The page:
2
    find . -maxdepth 1 -type d -exec sh -c "printf '{} ' ; find '{}' -type f -ls | wc -l" \;
    HerbCSO · 2013-07-29 19:46:35 0
  • url can be like any one of followings: url="MejbOFk7H6c" url="http://youtu.be/MejbOFk7H6c" url="https://youtube.com/watch?feature=player_embedded&v=MejbOFk7H6c#t" url="//www.youtube.com/v/MejbOFk7H6c?hl=ru_RU&version=3&rel=0" url="http://www.youtube.com/embed/MejbOFk7H6c?feature=player_embedded" If url mismatching, whole url will be returned. Show Sample Output


    2
    sh -c 'url="http://youtu.be/MejbOFk7H6c"; vid="`for i in ".*youtu\.be/\([^\/&?#]\+\)" ".*youtu.\+v[=/]\([^\/&?#]\+\)" ".*youtu.\+embed/\([^\/&?#]\+\)"; do expr "${url}" : "${i}"; done`"; if [ -n "${vid}" ]; then echo ${vid}; else echo "${url}"; fi'
    qwertyroot · 2013-09-04 19:33:09 0
  • This has been my "sysupgrade" alias since ca. 2006, first used on Debian Sid, then Sabayon, and it still does its duty on Mint nowadays without breaking stuff.


    2
    sudo sh -c "aptitude update; aptitude -DrVWZ full-upgrade; aptitude autoclean; exit"
    lordtoran · 2015-09-28 23:48:05 0
  • Get information of volume labels of bitlocker volumes, even if they are encrypted and locked (no access to filesystem, no password provided). Note that the volume labels can have spaces, but only if you name then before encryption. Renaming a bitlocker partition after being encrypted does not have the same effect as doing it before. Show Sample Output


    2
    sudo echo "BitLocker Volume labels:" && sudo dislocker-find | xargs -I{} sh -c 'echo -n "{} ->+ " ; sudo dislocker-metadata -V {} | grep string' | sed 's/+.*string://' | sed "s/'[^ ]* /\"/g" | sed 's/\ [^ ]*$/"/'
    bugmenot · 2018-04-29 01:00:11 0
  • If the remote doesn't export its desktop (eg fluxbox, blackbox etc) then you need to run a x11vnc server there and a vncviewer at the local end. This command does the lot for you - it assumes that you can 'ssh' to the box without a password and that x11vnc is installed at the remote end.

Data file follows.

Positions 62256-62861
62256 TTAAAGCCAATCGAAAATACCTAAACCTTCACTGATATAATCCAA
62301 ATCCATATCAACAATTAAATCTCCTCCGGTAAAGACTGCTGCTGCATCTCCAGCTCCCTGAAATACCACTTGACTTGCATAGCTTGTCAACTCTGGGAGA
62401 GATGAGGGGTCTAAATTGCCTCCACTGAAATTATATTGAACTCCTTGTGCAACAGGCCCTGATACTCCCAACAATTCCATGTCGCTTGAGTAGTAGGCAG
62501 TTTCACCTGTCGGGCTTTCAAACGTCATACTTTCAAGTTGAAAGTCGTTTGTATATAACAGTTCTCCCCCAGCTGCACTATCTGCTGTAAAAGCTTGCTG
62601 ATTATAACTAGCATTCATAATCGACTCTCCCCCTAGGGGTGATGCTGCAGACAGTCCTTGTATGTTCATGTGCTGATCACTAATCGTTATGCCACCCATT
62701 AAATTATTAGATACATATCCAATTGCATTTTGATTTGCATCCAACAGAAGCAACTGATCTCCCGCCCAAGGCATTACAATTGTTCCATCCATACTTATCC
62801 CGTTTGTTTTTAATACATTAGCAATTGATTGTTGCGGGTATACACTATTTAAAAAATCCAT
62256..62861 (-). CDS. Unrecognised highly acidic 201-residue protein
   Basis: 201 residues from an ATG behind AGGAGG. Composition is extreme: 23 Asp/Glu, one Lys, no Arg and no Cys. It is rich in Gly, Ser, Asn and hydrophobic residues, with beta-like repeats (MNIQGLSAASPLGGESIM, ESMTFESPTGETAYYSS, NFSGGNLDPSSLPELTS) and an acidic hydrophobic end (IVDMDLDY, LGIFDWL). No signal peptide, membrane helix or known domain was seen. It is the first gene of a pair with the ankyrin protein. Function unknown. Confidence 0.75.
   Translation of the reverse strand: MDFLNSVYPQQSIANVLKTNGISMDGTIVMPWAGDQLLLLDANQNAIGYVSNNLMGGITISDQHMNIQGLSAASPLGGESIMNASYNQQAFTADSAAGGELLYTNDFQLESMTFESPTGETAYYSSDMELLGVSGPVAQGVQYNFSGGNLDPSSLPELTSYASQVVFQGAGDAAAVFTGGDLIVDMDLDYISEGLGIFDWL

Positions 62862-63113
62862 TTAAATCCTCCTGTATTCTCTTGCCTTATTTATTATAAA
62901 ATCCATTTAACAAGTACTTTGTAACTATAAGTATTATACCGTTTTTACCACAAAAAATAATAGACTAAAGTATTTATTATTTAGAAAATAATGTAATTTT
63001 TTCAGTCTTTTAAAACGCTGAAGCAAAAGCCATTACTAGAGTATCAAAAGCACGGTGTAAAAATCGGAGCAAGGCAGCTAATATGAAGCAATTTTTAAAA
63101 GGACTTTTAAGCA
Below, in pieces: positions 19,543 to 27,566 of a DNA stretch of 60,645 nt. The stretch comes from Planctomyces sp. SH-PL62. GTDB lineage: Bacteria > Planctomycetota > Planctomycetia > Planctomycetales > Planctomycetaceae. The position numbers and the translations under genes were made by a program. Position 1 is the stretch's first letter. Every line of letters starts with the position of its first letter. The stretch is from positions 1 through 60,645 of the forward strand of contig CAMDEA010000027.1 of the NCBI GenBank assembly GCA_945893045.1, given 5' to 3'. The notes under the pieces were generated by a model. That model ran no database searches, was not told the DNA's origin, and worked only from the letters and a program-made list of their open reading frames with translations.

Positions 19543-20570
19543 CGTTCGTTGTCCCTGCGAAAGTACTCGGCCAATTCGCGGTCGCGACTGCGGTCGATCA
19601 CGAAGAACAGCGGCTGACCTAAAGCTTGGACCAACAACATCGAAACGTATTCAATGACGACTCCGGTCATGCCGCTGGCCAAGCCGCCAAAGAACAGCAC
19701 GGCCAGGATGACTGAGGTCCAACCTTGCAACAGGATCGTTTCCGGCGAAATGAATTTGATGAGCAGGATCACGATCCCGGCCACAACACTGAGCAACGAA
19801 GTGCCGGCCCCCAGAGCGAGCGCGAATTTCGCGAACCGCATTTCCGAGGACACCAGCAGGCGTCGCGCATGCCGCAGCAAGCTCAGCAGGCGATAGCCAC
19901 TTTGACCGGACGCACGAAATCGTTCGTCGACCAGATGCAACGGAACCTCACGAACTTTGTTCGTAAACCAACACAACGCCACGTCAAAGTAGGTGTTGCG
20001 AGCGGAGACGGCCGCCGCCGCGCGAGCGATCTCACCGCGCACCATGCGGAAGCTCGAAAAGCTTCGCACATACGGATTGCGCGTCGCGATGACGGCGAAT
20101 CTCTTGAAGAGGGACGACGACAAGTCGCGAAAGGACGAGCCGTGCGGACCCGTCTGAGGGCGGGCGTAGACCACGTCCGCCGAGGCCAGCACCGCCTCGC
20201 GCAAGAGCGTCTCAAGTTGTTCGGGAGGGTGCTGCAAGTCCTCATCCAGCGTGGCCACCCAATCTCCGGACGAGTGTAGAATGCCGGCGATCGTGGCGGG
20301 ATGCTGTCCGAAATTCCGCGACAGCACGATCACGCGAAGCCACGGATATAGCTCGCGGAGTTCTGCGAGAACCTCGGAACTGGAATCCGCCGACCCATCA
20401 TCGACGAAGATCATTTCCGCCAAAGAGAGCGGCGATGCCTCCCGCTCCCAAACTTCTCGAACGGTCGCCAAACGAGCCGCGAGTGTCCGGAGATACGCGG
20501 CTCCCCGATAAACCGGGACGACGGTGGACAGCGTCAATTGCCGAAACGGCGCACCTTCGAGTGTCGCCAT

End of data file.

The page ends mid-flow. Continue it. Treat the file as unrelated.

1
    rdp() { ssh $1 sh -c 'PATH=$PATH:/usr/local/bin; x11vnc -q -rfbauth ~/.vnc/passwd -display :0' & sleep 4; vncviewer $1:0 & }
    bhepple · 2009-11-25 07:21:02 0
  • I used this command to recursively gather all mp3 files that were previously imported into their own directories (sorted by band name) in Songbird.


    1
    find . -name '*.mp3' -type f -exec sh -c 'exec cp -f "$@" /home/user/dir' find-copy {} +
    mariusz · 2009-12-08 19:31:16 1
  • Grabs the cmdline used to execute the process, and the environment that the process is being run under. This is much different than the 'env' command, which only lists the environment for the shell. This is very useful (to me at least) to debug various processes on my server. For example, this lets me see the environment that my apache, mysqld, bind, and other server processes have. Here's a function I use: aa_ps_all () { ( cd /proc && command ps -A -opid= | xargs -I'{}' sh -c 'test $PPID -ne {}&&test -r {}/cmdline&&echo -e "\n[{}]"&&tr -s "\000" " "<{}/cmdline&&echo&&tr -s "\000\033" "\nE"<{}/environ|sort&&cat {}/limits' ); } From my .bash_profile at http://www.askapache.com/linux-unix/bash_profile-functions-advanced-shell.html Show Sample Output